Curated by Janis Jefferies and Emma Tarlo. In the Constance Howard Gallery - Deptford Town Hall, basement. All welcome, free entry.
A preoccupation with hidden labour links the work of Janis Jefferies and Emma Tarlo. Taking us backstage to cloth factories in China and hair workshops in India and Myanmar, they draw attention to working landscapes in which materials, fibres and machines take on haunting proportions. Their photographs invite us to recognise connections that are often obscured between the lives of workers in Asia and the material products that end up in our high-streets and homes.
Janis Jefferies presents the photographic series, Weaving and We (2013), depicting workers at textile factories in and around Hangzhou. The photographs give a partial glimpse into the world behind the machinery, revealing scenes of the process of workers’ labour. We are accustomed to seeing the goods they produce all around us, but rarely do we see them - the makers. Jefferies experiments with techniques of ‘estrangement’ to render the photographic image more affective/ effective than the documentary images we are accustomed to.
Emma Tarlo’s series, Combings – how many heads? how many hairs? how many hands? (2018), reveals the hidden topography of labour that lies concealed within a single packet of hair extensions purchased in a shop in Finsbury Park, North London. Hair is something we think we know. Growing spontaneously from our heads, demanding attention throughout our lives, it is intrinsically bound up with identity and belonging. But it is also a commodity in a billion dollar global market for wigs and extensions. Tarlo’s photographs capture hair in limbo after it has become disconnected from heads across Asia but before it becomes attached to new heads in Europe, Africa or the United States. They confront us with hair in all its rawness and invite us to contemplate both the ingenuity and the cruelty of global connection.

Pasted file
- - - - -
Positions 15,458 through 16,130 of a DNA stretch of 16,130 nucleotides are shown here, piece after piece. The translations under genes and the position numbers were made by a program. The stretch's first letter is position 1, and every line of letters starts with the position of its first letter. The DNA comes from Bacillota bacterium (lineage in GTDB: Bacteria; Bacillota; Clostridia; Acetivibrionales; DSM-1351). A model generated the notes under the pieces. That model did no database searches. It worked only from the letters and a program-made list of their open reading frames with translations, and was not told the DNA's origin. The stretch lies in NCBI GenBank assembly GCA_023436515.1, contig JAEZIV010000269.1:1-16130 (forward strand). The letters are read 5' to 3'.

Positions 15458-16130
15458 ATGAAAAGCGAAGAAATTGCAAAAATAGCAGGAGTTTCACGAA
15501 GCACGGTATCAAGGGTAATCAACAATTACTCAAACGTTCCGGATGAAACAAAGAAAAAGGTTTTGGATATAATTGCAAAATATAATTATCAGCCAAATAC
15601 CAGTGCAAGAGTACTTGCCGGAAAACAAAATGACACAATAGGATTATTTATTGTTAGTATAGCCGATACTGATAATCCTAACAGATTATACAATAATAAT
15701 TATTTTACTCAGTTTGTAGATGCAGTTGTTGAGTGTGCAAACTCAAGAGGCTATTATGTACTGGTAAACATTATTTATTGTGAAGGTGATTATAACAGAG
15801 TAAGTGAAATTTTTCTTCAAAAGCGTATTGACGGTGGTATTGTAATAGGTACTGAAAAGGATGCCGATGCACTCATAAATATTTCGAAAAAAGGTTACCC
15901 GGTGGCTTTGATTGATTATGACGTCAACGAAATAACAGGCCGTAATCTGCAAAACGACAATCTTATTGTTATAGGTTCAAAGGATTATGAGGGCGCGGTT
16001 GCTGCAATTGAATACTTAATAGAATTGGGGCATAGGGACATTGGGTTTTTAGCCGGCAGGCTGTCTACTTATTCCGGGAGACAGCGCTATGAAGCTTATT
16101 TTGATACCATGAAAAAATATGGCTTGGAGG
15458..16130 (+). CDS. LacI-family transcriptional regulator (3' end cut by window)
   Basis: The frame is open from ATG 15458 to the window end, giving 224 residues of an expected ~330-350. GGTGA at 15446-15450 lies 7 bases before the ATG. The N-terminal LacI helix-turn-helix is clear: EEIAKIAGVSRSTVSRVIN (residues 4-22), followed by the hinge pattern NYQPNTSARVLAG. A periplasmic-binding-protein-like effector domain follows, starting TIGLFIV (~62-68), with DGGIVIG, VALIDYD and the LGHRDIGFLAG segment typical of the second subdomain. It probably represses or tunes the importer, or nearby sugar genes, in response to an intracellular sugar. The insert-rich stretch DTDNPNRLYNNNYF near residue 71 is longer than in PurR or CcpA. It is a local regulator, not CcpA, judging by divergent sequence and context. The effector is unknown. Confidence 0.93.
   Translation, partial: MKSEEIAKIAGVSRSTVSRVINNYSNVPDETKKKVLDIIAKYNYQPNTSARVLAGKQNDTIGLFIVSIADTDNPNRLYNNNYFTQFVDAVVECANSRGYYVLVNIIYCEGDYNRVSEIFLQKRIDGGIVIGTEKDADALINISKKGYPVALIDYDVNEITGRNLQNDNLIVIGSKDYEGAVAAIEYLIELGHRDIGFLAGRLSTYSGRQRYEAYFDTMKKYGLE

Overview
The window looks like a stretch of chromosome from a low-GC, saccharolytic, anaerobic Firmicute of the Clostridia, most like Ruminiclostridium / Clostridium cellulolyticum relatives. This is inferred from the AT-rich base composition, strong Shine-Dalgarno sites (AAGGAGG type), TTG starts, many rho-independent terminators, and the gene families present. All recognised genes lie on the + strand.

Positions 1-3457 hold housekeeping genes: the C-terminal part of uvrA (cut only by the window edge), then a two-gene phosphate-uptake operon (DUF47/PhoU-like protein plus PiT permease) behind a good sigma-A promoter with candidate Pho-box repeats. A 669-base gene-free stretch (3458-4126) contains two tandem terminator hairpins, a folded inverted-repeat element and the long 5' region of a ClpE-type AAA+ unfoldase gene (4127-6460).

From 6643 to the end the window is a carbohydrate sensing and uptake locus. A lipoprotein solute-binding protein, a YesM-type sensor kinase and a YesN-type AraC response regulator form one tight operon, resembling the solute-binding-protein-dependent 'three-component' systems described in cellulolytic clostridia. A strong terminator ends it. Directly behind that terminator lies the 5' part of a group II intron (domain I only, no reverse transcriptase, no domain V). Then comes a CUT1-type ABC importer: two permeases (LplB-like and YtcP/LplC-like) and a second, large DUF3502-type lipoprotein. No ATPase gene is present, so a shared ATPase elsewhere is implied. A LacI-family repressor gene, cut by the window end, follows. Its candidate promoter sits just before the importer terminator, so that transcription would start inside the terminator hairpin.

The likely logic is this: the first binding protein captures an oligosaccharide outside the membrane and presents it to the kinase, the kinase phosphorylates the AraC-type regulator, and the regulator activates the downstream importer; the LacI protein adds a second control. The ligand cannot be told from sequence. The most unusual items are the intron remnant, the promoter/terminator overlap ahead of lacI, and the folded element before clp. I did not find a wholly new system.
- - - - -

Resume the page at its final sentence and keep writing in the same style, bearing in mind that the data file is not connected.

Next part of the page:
Janis Jefferies is an artist, writer and curator, Professor of Visual Arts and Research, and Research Fellow at the Constance Howard Gallery, which she founded. She is a pioneer in the field of contemporary textiles within visual and material culture on the international stage, and has exhibited and published widely.
Emma Tarlo is a Professor of Anthropology at Goldsmiths and author of the book, Entanglement: The Secret Lives of Hair, winner of the 2017 Victor Turner Prize for Ethnographic Writing. The photographs were taken during three years of research on hair supported by the Leverhulme Trust.
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